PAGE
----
Pain in the lateral part of the ankle and hindfoot over the sinus tarsi, often related to a prior inversion mechanism injury, is the primary complaint. Symptomatic instability is generally absent, and swelling is variable. Tenderness over the sinus tarsi is mandatory for this diagnosis. Other subjective and objective findings are absent or minimal.
X-rays are usually normal. Role of MRI scan is questionable.
If diagnosed an injection of local anaesthetic usually relieves pain. This is followed by a steroid injection.
If after 2-3 injections pain does not settle then open or arthroscopic surgery is warranted.

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Achilles Tendon Injury

Achilles tendon problems have been associated very closely with sporting injuries.
Whether the problem is peritendinitis, tendinitis, or rupture, the player's ability to continue or return to sports participation is jeopardized.
Inflammation of the tendon presents as a acute or a chronic problem. Diagnostic tests usually include an ultrasound scan or an MRI scan. Treatment is usually conservative with physiotherapy, alteration of training methods and if necessary injections. Surgical decompression is indicated only in chronic cases following adequate non-operative treatment.
Acute achilles tendon tear usually presents with a sudden feeling of someone having hit the back of the heel. Usually associated with immediate inability to continue playing, bruising and pain. This is a clinical diagnosis. Mr Ray usually treats these traumatic ruptures of the Achilles tendon surgically. He believes internal repair gives a better functional outcome. Rerupture rate is significantly low following surgical repair.

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Stress fractures of the foot and ankle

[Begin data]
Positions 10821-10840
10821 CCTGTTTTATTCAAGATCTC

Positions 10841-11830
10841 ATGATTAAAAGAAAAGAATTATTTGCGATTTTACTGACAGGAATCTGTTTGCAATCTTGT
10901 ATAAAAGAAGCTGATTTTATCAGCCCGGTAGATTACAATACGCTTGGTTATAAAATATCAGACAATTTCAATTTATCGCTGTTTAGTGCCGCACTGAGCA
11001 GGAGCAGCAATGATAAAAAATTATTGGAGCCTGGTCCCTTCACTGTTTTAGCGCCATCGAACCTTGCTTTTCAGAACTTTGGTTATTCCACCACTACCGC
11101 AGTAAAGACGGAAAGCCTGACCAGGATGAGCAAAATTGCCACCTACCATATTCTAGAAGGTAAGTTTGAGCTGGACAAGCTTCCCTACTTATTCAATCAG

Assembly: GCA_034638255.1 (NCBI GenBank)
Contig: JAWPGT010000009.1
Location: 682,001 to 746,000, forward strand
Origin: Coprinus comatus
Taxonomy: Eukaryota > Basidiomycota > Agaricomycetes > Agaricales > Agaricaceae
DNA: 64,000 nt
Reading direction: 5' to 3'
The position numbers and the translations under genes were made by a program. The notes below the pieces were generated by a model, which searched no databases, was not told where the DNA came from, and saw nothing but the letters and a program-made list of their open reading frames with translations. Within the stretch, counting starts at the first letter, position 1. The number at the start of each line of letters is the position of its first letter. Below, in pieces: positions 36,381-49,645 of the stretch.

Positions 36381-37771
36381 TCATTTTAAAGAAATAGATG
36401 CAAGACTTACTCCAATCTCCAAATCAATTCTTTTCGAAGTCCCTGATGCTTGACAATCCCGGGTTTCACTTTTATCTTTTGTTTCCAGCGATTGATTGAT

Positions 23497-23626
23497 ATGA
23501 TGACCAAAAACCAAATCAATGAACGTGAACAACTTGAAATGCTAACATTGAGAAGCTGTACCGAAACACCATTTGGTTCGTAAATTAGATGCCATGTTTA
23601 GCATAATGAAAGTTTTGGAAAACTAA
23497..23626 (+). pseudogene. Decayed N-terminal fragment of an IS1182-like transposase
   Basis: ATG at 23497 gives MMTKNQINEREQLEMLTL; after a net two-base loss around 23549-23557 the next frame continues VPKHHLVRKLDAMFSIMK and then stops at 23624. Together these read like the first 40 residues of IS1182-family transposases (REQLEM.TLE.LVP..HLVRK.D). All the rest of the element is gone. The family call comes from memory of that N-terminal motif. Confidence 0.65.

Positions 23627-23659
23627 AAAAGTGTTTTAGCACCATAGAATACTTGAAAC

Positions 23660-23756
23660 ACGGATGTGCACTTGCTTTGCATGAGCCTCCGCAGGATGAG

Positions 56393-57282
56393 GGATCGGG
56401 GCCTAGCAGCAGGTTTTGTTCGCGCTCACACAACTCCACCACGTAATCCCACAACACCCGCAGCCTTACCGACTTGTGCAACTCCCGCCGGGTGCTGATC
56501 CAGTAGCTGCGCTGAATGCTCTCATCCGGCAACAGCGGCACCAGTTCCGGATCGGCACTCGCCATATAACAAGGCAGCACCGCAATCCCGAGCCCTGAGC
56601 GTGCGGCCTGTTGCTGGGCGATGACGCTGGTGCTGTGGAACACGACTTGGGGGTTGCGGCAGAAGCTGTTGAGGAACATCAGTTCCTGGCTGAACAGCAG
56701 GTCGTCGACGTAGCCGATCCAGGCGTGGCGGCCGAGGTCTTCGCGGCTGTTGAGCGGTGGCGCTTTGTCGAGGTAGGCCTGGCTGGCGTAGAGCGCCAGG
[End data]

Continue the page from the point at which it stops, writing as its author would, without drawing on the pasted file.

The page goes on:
Stress fractures typically afflict runners, dancers, military enlistees, and anyone involved in repetitive lower extremity activity or an exhaustive training regimen. Athletes usually will have a prodromal stress reaction which eventually can develop into a frank fracture.
Imaging includes X-Rays and MRI scans.
Most stress fractures will need immbbilisation for a period of time either in a cast or a boot. These fractures usually take 6-12 weeks to heal. Surgical treatment is unusual and very rare.

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Knee Sports Injuries

Mr Ray treats sports related injuries of the knee. He welcomes patients to his NHS and Private clinics with problems of the knee. These include;

1. Meniscal injuries
2. Anterior cruciate ligament injuries
3. Traumatic osteochondral defects
4. Patelar dislocation and fractures
5. Fractures around the knee

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Meniscal Injuries

This is a common sports related injury of the knee. Usually the history is a twisting type of injury. The knee does not swell up immediately. One can carry on playing for a short time but has to give up. Later on patients can get symptoms of "giving way" and "locking" of the knee.
Following the initial examination Mr Ray sends his patients for a diagnostic MRI scan. If positive, patients are offered an arthroscopy (key hole syrgery) of the knee. At surgery Mr Ray either repairs the meniscus or stbilises the torn meniscus by trimming the torn area. Usual recovery time is about 3-4 weeks.

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Anterior Cruciate Injury

This is as a result of a significant injury to the knee, usually following a bad tackle in a game of football or Rugby. This can happen in any contact sport. Usually one will not be able to continue playing and will have to be supported off the field. The knee swells up immediately.
Following the initial examination patients usually have an X-Ray and a MRI scan for evaluation.
My Ray then offers them an arthroscopy to initially deal with any meniscal injury. Following this initial evaluation patients are sent for a rehab programme.
This is followed by an ACL reconstruction in 6-8 weeks.
Rehabilitation period can vary from 6 months to 9 months.

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Private Clinis

Monday PM
 - Kings Oak Hospital

Monday EVE
 - Highgate Hospital

Tuesday EVE
 - Spire Bushey Hospital

Wednesday Eve
 - Kings Oak Hospital

Thursday Eve
 - Cavell Hospital

Private Operating Sessions

Monday AM
 - Highgate Hospital

Friday AM
 - Spire Bushey and
    BMI Cavell Hospital
    (alternate weekend)